Panasonic opens doors to smart town

Vinay Kamath Fujisawa (Japan) | Updated on March 12, 2018

An aerial view of Fujisawa Sustainable Smart Town with solar panels on rooftops. Mount Fuji is in the background.

Will invest 60 billion yen to develop around 1,000 homes in Fujisawa

On a bright sunny morning, after several days of rain and chilly winds, Panasonic Corporation flagged off here on Thursday what could emerge as a new business for it, the Fujisawa Sustainable Smart Town (SST).

Fujisawa, a town 40 km from Tokyo, from where one can sight the country's storied Mount Fuji, is the site of the Japanese conglomerate’s experiment with sustainable living.

On a 47-acre disused factory site in the Kanagawa prefecture, Panasonic will eventually invest 60 billion yen (around $500 million) by 2018, when the site will see around 1,000 homes spring up, and around 3,000 people will live there.

Masahiro Ido, Executive Officer of Panasonic Corp, who made a presentation on the city to media from around the world, said the town will generate 30 per cent of its power requirements from solar energy and will share services such as electric cars and electric-powered bicycles. Already 100 families have moved into the SST and been living there since April when the project was soft-launched.

The day also marks the 120th birth centenary of Kounosuke Matsushita, who founded the consumer electronics giant in the city of Osaka in the 1920s.

A Panasonic spokesman, who took the media on a tour of the SST, says the group expects to earn 27 billion yen in revenues initially when all the houses are sold by 2018. Around 600 single homes and 400 apartments will be constructed.

Panasonic heads a consortium of 18 companies, which have collaborated in setting up this smart town and Fujisawa SST Management Company, which will manage the town’s essential services of energy, security, mobility and healthcare, will continue to earn revenue from providing these services. In a 30-year period, the company expects to earn 40 billion yen in revenues.

Ido said three more such towns are planned in the country in Osaka and near Fujisawa, commencement of which will be announced next spring.

The media walk-through takes us first to the Square Centre, which is the nerve centre of the town.

The square has a well stocked book store, a cafe and kitchen that residents can experiment, while a Square Lab hosts a food and craft studio that offers interactive workshops for residents. Our Japanese guide proudly points to several Christmas tree decorations that the residents made using the 3 D printer in the lab.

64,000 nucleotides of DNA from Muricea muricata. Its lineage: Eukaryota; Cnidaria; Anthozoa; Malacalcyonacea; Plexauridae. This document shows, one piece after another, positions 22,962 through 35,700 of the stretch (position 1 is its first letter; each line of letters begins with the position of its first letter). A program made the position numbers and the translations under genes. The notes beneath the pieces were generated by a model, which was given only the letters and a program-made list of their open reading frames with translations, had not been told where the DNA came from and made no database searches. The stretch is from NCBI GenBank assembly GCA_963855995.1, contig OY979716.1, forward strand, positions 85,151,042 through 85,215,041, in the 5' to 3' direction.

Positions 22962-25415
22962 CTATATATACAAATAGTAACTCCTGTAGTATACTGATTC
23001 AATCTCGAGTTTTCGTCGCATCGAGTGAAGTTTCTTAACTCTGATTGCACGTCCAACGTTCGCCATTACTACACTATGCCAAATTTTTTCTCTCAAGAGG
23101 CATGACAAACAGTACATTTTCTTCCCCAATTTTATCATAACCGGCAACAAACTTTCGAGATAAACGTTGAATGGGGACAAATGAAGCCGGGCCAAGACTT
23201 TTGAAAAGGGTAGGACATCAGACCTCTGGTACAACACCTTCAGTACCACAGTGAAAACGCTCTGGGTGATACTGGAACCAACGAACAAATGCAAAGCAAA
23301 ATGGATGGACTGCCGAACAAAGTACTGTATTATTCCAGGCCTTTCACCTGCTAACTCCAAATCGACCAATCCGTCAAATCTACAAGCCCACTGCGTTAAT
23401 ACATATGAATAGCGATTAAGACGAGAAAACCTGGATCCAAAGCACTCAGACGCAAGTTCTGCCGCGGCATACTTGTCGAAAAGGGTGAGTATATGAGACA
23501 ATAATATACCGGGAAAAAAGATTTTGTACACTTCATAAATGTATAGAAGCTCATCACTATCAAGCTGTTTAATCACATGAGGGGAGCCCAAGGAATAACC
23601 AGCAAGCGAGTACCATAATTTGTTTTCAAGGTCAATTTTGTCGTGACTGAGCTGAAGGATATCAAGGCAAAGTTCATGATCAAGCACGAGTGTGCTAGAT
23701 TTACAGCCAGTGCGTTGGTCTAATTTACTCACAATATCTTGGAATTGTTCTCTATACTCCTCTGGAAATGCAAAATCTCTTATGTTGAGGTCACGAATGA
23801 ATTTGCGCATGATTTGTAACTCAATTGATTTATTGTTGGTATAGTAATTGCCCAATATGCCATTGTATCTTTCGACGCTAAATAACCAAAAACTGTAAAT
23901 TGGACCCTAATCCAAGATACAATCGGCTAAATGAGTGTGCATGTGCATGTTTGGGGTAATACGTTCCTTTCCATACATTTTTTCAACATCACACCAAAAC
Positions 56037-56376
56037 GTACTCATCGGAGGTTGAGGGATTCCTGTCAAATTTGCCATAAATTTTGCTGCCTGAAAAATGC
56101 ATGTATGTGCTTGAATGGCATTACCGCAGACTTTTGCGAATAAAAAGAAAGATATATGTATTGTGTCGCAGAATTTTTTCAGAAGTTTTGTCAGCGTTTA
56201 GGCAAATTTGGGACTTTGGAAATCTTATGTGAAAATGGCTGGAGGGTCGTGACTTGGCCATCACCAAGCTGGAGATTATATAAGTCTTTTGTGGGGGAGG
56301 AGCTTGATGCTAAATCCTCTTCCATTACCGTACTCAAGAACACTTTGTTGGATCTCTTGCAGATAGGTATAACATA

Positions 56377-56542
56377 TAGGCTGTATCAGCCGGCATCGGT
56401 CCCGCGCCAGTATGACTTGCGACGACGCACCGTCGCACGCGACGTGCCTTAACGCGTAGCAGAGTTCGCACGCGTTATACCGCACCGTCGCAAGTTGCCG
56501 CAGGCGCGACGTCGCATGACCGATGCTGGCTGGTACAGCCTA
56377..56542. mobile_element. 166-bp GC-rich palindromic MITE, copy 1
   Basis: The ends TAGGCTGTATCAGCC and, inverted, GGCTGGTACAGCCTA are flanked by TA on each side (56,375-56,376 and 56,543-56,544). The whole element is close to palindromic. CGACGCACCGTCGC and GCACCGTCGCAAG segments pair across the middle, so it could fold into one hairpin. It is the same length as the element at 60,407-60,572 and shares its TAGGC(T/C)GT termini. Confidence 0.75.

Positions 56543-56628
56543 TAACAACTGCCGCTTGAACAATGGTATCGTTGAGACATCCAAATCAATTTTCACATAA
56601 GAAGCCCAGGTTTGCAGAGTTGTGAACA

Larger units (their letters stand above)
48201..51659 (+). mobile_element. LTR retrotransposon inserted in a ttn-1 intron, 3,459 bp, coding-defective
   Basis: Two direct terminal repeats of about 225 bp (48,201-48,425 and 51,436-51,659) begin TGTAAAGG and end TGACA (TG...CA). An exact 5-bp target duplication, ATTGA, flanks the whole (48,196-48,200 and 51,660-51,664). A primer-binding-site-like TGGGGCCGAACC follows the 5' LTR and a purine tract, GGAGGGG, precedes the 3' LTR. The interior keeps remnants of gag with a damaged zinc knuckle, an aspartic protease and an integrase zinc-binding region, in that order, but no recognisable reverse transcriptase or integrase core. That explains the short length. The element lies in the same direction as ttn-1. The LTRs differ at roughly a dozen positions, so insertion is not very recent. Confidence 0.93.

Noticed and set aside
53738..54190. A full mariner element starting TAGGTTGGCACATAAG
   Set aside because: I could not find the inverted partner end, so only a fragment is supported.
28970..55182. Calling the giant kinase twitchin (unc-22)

At the rear of the Square is a fleet of gleaming new electric vehicles, the BMW i3; Nissan's hybrid vehicle, Leaf; and a snazzy roadster, a Tesla car; which we are told, uses Panasonic lithium ion batteries to run on. To the side are a clutch of electric bicycles. These are vehicles that residents can use on a rental basis to either use inside the town or outside it.

Walking through the orderly town, with its neat villas and well-paved roads, one can see solar panels on the roofs of all the houses. The solar panels installed are expected to generate 3 MW of power a day, enough to meet 30 per cent of the town's requirements. On the town's periphery, with the city authorities’ permission, Panasonic has installed an array of solar panels abutting the pavement. The power from these panels, 103 kw a day, will be fed to the city grid, explained a spokesperson. Water conservation methods for toilets and washing machines, too, will see a 30 per cent reduction in consumption.

Having set up 100 houses in the first phase, the SST will embark on new initiatives in the next few years.

The land to be developed will be used in collaboration with partner companies as a venue to test next generation businesses and lifestyles.

Starting with a car life lab facility to be opened shortly, which will be used as a place to test-drive new electric vehicles, it will also look at new innovations. That apart, Panasonic is also readying to showcase the Fujisawa SST to the world community when Japan hosts the Tokyo Colympics in 2020.

(This writer is in Fujisawa at the invitation of Panasonic India)

Published on November 27, 2014

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